This educational guide provides a much-needed subspeciality-specific learning resource for pediatric hospital medicine. Featuring 50 of the most commonly presenting topics encountered by pediatric hospitalists, this book brings readers into the morning meeting and walks them through patient presentation, diagnosis, treatment, and resolution, providing realistic examples in an engaging case-based format. Available for purchase at https://shop.aap.org/pediatric-hospital-medicine-a-case-based-educational-guide-paperback/
Case 48: Aria, a 16-Year-Old Girl with Headache and Confusion
"Aria, a 16-Year-Old Girl with Headache and Confusion", Pediatric Hospital Medicine: A Case-Based Educational Guide, American Academy of Pediatrics, Melissa G. Cossey, MD, FAAP, Lauren K. Gambill, MD, MPA, FAAP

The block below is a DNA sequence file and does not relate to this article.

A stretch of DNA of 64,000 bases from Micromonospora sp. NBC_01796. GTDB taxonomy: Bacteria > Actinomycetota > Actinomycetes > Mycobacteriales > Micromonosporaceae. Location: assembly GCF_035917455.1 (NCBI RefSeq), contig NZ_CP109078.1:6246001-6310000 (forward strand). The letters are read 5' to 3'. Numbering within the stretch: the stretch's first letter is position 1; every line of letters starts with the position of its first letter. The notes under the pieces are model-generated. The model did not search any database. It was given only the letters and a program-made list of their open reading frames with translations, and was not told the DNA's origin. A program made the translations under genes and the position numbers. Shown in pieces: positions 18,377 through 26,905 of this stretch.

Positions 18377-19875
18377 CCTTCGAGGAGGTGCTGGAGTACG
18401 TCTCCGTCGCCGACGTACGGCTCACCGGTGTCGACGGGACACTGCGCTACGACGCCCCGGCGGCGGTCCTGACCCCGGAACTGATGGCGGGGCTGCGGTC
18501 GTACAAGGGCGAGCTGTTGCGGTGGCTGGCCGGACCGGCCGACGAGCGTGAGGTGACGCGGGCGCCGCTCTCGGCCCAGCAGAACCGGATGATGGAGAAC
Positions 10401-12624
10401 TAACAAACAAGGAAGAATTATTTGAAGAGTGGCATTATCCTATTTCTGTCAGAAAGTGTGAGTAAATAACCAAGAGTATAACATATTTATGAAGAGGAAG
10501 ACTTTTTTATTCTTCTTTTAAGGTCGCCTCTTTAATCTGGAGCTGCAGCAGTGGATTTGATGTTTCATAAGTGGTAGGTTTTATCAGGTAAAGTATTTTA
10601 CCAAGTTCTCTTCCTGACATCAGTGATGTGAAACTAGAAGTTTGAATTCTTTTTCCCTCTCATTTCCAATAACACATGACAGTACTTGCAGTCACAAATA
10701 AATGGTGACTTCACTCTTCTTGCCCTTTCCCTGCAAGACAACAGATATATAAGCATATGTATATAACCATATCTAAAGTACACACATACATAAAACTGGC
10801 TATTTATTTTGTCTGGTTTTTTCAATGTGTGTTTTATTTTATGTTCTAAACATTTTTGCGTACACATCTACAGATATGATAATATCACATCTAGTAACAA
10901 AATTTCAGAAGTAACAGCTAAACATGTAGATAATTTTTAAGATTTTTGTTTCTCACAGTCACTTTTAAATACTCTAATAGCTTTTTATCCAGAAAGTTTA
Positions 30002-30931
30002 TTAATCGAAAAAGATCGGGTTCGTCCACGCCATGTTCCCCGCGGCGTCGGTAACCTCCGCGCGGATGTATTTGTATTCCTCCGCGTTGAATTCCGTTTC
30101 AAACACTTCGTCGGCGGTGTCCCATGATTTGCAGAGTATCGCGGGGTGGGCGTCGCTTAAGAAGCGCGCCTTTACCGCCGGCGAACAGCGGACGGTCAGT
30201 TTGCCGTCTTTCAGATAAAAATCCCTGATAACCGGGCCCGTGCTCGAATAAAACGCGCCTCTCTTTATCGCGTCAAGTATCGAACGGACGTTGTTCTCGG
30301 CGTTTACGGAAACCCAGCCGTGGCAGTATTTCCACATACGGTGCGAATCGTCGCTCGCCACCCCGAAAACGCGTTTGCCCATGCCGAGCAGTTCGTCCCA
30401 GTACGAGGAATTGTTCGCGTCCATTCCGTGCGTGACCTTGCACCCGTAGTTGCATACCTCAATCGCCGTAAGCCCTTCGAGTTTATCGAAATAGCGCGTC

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A 16-year-old previously healthy girl, Aria, presents to the emergency department (ED) with headache and confusion. While in triage, Aria has 2 episodes of emesis and several staring episodes. While being transported to a room, she has 20 seconds of convulsive movements that self-resolve, after which she is confused, sleepy, and does not recognize her parents. The ED physician obtains initial laboratory studies including a complete blood cell count (CBC) with differential, comprehensive metabolic panel, C-reactive protein (CRP) level, procalcitonin level, coagulation studies, urinalysis, urine drug screen, and pregnancy test. All of these studies are unremarkable. A blood culture is pending. A computed tomography (CT) scan of the head is performed, and the preliminary read is negative for any acute intracranial pathology. The ED physician gives Aria a dose each of acetaminophen and ondansetron, and due to concern for seizures, the physician also gives her a loading dose of levetiracetam. She also starts Aria on a continuous electroencephalogram (EEG). In the intervening 2 hours, Aria has not returned to her baseline neurologic status. The ED physician calls you to request admission for further evaluation and monitoring.